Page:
United States
                  Environmental Protection
                      Policy, Planning,
                      and Evaluation
                      [Mail Code 2129]
April 1997
                  What Is Project  XL?
                  Excellence and  Leadership  in
                  Environmental  Protection
Project XL is a national pilot program that tests innovative ways of
achieving better and more cost-effective public health and environmental
protection. Through site-specific agreements with project sponsors, EPA
is gathering data and project experience that will help the Agency
redesign current approaches to public health and environmental
protection. Under Project XL, sponsors - private facilities, industry
sectors, Federal facilities, and communities - can implement innovative
strategies that produce superior environmental performance, replace
specific regulatory requirements, and promote greater accountability to
stakeholders. Because the number of XL projects is limited to 50,  it is
vital that each project tests ideas with potential for wide application and
broad environmental benefits.

To participate in Project XL, applicants must have a good compliance
history and develop alternative environmental management strategies
that:  (1) produce superior environmental results; (2) utilize regulatory
flexibility to cut costs and reduce paperwork; (3) are supported by
stakeholders; (4) achieve innovation/pollution prevention; (5) are
transferable to other facilities; (6) are feasible; (7) identify monitoring,
reporting, and evaluation methods; and (8) avoid shifting the risk burden.
Additionally, community applicants should:  (1)  present economic
opportunity; and (2) incorporate community planning. Projects are
selected by EPA on an on-going basis, and they must have the full
support of State and tribal governments.

Before formally  proposing an XL project to EPA, project sponsors should
do as much groundwork as possible to develop their ideas and engage
stakeholders. EPA stands ready to help. Once a proposal is received,
its full content, a proposal summary, and subsequent materials about the
proposal are placed and updated on the Project XL  Internet Website
(http://www.epa.gov/ProjectXL).  If EPA and the affected States and
tribes determine that a proposal should move forward, it proceeds  to the
proposal development phase.
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                    Proposal Development: In this phase, a cross-agency proposal
                     team, consisting of representatives from EPA Headquarters, Regions,
                     and States, reviews the proposal and determines additional
                     information needed to evaluate the proposal.

                     The sponsors, together with any stakeholders who have been
                     identified at this point, determine whether to provide additional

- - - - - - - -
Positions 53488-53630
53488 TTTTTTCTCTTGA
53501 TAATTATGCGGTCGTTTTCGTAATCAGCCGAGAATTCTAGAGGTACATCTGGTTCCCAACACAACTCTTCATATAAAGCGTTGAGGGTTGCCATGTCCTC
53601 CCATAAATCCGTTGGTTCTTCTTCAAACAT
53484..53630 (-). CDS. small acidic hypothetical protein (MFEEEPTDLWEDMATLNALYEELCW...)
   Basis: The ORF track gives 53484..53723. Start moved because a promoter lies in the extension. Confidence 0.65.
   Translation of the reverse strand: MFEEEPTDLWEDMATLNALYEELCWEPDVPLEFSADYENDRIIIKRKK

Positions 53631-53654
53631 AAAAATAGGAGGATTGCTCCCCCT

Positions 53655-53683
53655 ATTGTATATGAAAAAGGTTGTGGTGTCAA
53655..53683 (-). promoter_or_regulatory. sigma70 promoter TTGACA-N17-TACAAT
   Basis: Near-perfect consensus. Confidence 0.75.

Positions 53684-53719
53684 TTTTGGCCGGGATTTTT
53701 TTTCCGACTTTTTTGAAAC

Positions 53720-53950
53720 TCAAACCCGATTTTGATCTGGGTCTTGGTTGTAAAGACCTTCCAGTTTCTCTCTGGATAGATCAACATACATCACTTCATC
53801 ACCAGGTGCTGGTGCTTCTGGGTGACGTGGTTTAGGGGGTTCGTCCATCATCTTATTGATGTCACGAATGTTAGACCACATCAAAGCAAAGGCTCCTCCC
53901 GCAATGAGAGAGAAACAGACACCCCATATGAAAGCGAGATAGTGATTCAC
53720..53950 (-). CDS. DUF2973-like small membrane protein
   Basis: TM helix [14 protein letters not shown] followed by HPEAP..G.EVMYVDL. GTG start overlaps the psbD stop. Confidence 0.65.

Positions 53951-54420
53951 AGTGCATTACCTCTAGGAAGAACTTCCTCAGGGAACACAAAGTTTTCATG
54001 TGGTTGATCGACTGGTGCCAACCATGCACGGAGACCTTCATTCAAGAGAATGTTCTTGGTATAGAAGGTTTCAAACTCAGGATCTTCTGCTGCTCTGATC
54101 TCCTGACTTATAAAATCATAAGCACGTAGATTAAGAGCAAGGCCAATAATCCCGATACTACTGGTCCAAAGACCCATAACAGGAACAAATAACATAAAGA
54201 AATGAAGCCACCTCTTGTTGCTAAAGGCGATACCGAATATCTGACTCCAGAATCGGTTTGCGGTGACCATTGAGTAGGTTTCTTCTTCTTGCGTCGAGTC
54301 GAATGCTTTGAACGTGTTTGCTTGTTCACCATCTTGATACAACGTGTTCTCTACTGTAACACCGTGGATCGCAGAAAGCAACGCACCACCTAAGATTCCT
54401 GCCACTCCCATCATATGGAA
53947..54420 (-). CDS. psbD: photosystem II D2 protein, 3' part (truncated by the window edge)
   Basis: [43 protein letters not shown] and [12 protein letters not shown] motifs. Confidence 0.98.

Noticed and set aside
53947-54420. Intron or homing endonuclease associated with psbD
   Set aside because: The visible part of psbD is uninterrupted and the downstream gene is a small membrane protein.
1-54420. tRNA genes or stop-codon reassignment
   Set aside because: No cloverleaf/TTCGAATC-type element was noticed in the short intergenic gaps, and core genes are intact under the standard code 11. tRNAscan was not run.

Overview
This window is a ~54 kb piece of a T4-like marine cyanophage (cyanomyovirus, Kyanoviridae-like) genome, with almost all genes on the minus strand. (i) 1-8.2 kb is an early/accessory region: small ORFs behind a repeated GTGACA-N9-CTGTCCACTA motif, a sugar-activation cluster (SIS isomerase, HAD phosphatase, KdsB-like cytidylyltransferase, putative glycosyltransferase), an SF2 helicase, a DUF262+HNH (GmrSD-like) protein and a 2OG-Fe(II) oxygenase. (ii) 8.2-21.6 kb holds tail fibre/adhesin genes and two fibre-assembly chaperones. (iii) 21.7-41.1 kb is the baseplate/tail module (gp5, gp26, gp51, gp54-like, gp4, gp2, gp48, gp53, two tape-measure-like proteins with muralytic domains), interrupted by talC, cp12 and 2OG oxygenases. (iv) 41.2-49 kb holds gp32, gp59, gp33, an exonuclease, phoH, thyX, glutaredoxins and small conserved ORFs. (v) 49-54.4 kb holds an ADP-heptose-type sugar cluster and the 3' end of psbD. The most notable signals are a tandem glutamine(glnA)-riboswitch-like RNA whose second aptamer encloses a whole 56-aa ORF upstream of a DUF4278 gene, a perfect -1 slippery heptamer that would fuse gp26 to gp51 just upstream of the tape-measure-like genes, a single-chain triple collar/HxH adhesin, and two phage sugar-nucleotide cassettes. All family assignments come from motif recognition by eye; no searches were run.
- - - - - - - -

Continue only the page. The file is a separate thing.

information requested by EPA, submit a revised proposal, or withdraw
                     the proposal. After all information is complete,  EPA assesses the
                     merits of the proposal relative to the Project XL decision criteria.
                     Decisions to advance or reject proposals are made by the EPA
                     Associate Administrator for Reinvention in consultation with other
                     members of the Agency's senior leadership team.  Such decisions will
                     be made in close consultation with the relevant State or tribal
                     environmental agency, and no XL project will proceed without the
                     approval of the State or tribe.

                    Project Development: Once proposals advance to the project
                     development phase, the sponsor, EPA, State, other co-regulators, and
                     direct participant stakeholders negotiate a Final Project Agreement
                     (FPA). The FPA outlines the details of the project and each party's
                     commitments. Specifically, the participants define the innovation to be
                     tested, what superior environmental performance must be achieved,
                     what flexibility EPA and other co-regulators will  provide, what
                     conditions must be met, and how results will be monitored and
                     reported. After the FPA is signed, the project moves into the
                     implementation phase, where the details of the  FPA become operating

                   XL Facility Projects: A total of 47 proposals have been reviewed to
                   date. Three projects - Weyerhaeuser Flint River Operation, Intel
                   Corporation, and Berry Corporation - have a signed FPA and are  being
                   implemented.  Seventeen are  in some phase of proposal or FPA
                   development, two of which are expected to sign the FPA shortly.
                   Twenty-four have  been withdrawn or rejected, and three, because of XL
                   staff facilitation, will be implemented outside the XL program.

                   XL Community Projects: A total of 16 have been reviewed to date.
                   One project is expected to sign an FPA shortly. Eight are in the proposal
                   or FPA development phase, and eight have been  withdrawn or rejected.

FOR ELECTRONIC  More information about Project XL is available on  the Internet at
INFORMATION     http://www.epa.gov/ProjectXL, via Project XL's automated phone line at
                   202-260-2220, or via Project XL's Information Line at 703-934-3239.
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